“It’s really, really sad, but these sorts of things can happen with wild animals,” said Parken Zoo’s head Helena Olsson to the TT news agency.
Sasha was seriously injured in April of this year following an attack by Brahma in which she suffered severe bite wounds on her neck. The attack at first left the tigress in critical condition, but she eventually recovered.
After nearly six months of rehabilitation, during which the two tigers were kept in separate cages, Sasha and Brahma were reunited about a month ago.
Zoo officials hoped the two would breed and that the zoo would eventually be blessed with a set of tiger cubs.
“It was going really well, they showed no signs that anything was amiss. But then today things came crashing down,” said Olsson.
No one knows exactly what sparked the Wednesday afternoon attack.
“They were behaving as usual in the morning and the zoo keepers acted just as they always do. They were in the area but no one saw or heard anything; if there had been a fight, someone would have noticed,” said Olsson.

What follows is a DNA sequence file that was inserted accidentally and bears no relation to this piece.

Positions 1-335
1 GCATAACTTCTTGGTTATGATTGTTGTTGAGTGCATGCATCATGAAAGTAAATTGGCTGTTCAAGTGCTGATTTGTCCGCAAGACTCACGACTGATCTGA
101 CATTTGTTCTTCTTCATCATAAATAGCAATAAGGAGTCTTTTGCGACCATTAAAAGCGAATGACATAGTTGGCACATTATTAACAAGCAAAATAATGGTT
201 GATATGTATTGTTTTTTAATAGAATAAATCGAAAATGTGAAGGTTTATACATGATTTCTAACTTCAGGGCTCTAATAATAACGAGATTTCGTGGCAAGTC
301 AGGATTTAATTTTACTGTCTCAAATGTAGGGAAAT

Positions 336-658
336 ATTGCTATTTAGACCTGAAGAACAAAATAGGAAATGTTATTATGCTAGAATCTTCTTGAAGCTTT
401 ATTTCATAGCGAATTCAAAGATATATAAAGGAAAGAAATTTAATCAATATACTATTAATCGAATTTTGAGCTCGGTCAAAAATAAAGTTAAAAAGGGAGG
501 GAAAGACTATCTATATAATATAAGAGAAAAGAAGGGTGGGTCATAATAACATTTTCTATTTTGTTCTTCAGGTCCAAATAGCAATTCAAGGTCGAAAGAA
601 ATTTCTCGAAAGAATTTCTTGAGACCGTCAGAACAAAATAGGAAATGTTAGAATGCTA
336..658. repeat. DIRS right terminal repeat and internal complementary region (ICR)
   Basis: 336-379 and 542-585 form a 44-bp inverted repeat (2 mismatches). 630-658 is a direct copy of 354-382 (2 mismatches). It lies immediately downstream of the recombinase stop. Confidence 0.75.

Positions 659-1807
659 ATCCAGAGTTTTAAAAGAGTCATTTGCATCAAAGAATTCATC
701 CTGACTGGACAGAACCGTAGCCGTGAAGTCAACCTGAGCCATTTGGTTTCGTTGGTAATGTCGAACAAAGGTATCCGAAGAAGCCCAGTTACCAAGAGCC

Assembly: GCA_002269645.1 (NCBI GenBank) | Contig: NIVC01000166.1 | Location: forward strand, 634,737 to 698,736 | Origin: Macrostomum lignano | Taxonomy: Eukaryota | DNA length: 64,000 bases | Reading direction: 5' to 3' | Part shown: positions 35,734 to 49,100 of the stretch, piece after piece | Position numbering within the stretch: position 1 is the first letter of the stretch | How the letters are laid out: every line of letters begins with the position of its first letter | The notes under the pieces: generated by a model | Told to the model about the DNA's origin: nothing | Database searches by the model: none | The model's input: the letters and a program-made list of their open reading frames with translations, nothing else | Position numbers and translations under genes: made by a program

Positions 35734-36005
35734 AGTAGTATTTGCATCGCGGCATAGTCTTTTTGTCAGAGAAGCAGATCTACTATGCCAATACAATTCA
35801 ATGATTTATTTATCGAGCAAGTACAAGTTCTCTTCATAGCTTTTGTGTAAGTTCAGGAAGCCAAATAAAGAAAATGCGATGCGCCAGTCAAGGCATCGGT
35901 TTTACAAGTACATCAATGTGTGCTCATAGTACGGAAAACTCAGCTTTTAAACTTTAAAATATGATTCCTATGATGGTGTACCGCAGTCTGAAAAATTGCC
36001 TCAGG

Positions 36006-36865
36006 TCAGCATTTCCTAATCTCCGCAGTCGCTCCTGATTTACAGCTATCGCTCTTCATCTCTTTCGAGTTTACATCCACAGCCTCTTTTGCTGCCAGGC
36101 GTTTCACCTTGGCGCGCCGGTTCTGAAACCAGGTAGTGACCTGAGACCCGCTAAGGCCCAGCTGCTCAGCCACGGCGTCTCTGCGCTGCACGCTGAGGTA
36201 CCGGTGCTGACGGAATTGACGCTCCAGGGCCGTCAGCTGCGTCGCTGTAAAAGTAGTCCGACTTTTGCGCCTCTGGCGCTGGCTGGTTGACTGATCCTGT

Sasha’s neck was injured once again in Wednesday’s attack, but this time the wounds proved fatal.
According to Olsson, there is always a risk that male tigers may attack their mates or cubs. But she believes the zoo did everything it could to carefully reunite the pair in a stress-free manner.
Parken Zoo’s management has yet to decide whether the zoo will attempt to obtain a new tigress or move Brahma to another zoo.
“It’s too early to say. But we feel that condemning an animal to isolation and solitude for the rest of its life isn’t an option; we don’t want to do that,” Olsson said.
While the white tiger is extinct in the wild, a few hundred of the animals continue to survive in zoos around the world.